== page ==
Why obsession with social media ROI misses the bigger picture

It’s a pretty sad indictment of our summer that I found myself googling ‘convertible hood repairs’ a couple of weeks ago upon reaching the end of my tether with my beloved but far from watertight car [note to our non-UK readers: a hood is another word for roof]. A classic distress purchase if there ever was one – whilst the shock of cold water pouring down my neck beats any caffeine kick to get me started in the morning, the ensuing hefty repair bill doesn’t leave a lasting sense of satisfaction from a job well done. To keep with the weather for just a fraction longer – they do say within every dark, ominous, car flooding cloud there’s a silver lining and so it was as I encountered a small business in a light industrial park in Surrey that gave the kind of lesson in relationship marketing that is so important in successful social media activity – albeit from their garage forecourt rather than a Facebook page or Twitter account.

Rather than the usual take your keys and we’ll get back to you approach, I found myself talking at length with an expert in his field who not only loved cars but apparently finding solutions to leaks which went beyond fitting a handmade bespoke replacement hood (the sole product of the business). This specialist was clearly demonstrating one of the golden rules in social, the ability to go beyond the campaign and focus on the conversation, talking to me about the range of possibilities rather than recommending their product.

A day later I was back to pick the car up, it sporting the same hood but having had 2 of the seals remounted. The biggest surprise was the absolute refusal to take payment for the work, a simple “bring it back when you decide on that new hood” being the only request as I pulled away with a large smile on my face and no icy water running down my back. It would seem counter-intuitive to many not to have achieved the sale from a customer resigned to his fate, but the garage had realised the second key rule – don’t become obsessed with ROI on the conversation but harness all the available benefits from ‘social’.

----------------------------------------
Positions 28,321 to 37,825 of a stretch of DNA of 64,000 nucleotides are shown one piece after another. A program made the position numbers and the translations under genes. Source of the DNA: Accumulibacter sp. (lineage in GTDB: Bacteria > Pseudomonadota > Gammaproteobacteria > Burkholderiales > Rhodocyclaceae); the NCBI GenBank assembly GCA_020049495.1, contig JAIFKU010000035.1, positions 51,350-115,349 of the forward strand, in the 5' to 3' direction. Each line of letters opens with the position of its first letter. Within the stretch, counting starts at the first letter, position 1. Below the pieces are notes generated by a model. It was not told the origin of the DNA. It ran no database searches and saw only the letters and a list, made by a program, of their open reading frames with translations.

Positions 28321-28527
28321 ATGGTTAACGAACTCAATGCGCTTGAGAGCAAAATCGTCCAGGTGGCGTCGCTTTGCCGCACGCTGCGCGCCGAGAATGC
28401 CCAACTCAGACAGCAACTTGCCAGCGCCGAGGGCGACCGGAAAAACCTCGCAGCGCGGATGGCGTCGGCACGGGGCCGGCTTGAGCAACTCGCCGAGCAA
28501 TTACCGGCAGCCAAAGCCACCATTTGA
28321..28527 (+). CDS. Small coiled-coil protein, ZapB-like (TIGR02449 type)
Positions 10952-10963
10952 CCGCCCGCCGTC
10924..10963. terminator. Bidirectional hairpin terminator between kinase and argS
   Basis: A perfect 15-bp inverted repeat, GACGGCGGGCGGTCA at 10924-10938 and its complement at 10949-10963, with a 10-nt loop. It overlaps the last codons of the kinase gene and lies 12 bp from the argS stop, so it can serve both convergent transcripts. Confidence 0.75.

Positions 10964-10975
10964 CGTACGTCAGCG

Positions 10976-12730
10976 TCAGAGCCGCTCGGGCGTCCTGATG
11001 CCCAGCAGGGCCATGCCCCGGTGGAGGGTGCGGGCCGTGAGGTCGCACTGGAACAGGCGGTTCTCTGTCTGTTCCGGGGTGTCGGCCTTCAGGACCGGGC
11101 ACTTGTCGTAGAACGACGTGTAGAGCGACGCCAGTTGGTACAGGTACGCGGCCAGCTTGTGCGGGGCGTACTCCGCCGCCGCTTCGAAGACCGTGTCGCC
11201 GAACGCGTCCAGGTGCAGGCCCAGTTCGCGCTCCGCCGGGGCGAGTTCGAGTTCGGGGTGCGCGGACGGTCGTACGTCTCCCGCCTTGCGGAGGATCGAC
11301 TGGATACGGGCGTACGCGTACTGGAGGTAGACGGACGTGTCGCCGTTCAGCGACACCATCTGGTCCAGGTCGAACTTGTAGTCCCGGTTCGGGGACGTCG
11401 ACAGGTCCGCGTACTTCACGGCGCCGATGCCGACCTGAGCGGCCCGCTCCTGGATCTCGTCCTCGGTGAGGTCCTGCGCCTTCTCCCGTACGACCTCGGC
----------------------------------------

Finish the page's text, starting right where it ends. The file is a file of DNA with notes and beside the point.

Brands that are able to participate in these value-adding conversations via their social platforms enjoy a myriad of benefits that are greater than positive ROI.  The fear is that by not fully understanding the benefits of Social, Marketers are making judgements based too heavily on ROI and holding all social media activities to account against this arbitrary measure, ignoring the opportunity to exploit the wider benefits, including:

1. Increased brand and product awareness

Whilst talking to the garage I learnt about the approach taken to the hoods they manufacture, the signs of ageing in my own hood and the limitations of temporary repairs. He was able to begin shifting my mind-set from a distress purchase to an investment in an experience that I really enjoy – driving the car I saved up long and hard for.

2. Driving greater site traffic

Any doubts I caught him on a ‘good day’ were outweighed by the enormously positive sentiment online from owner’s forums, motoring journalists and bloggers. He has cultivated an online network without any social media platforms himself.

3. Increased brand perception

After being able to tap into genuine expertise I would without hesitation direct my own friends towards the garage. As brands we have so much in-house expertise and customers who are looking for assistance – social media is our forecourt to connect the two parties, a connection that will in time lead to value creation.